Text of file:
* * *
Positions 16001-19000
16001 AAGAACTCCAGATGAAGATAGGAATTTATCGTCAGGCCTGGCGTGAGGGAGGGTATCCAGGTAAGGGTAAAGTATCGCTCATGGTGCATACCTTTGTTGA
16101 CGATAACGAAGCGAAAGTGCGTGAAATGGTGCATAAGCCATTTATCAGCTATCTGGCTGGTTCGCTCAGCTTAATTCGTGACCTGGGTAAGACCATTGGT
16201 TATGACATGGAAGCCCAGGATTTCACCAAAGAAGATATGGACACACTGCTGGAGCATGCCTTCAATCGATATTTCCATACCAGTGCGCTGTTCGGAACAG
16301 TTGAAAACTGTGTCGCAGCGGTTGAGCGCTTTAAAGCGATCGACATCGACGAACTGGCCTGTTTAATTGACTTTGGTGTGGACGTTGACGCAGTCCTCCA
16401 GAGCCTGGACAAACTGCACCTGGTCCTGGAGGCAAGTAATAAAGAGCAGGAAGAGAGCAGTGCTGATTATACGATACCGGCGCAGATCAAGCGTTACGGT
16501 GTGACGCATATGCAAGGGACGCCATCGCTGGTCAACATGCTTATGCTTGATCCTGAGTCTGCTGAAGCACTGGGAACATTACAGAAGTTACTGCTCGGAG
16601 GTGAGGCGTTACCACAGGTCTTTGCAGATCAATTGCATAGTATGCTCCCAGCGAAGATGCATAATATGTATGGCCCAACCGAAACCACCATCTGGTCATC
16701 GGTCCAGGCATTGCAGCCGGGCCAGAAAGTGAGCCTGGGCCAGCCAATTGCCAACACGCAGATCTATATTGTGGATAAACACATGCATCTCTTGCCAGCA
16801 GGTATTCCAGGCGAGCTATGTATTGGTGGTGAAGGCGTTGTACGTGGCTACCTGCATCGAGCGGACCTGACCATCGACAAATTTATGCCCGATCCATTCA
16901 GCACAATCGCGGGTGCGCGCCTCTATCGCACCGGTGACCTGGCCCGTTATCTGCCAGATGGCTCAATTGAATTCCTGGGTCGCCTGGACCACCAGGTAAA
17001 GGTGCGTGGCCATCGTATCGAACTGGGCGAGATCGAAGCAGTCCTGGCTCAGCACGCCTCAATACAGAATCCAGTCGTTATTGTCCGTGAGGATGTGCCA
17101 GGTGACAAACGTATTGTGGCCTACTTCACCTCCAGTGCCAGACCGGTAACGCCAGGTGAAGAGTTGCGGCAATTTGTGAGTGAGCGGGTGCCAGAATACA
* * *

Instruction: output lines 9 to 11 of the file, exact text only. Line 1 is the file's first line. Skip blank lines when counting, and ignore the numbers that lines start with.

16701 GGTCCAGGCATTGCAGCCGGGCCAGAAAGTGAGCCTGGGCCAGCCAATTGCCAACACGCAGATCTATATTGTGGATAAACACATGCATCTCTTGCCAGCA
16801 GGTATTCCAGGCGAGCTATGTATTGGTGGTGAAGGCGTTGTACGTGGCTACCTGCATCGAGCGGACCTGACCATCGACAAATTTATGCCCGATCCATTCA
16901 GCACAATCGCGGGTGCGCGCCTCTATCGCACCGGTGACCTGGCCCGTTATCTGCCAGATGGCTCAATTGAATTCCTGGGTCGCCTGGACCACCAGGTAAA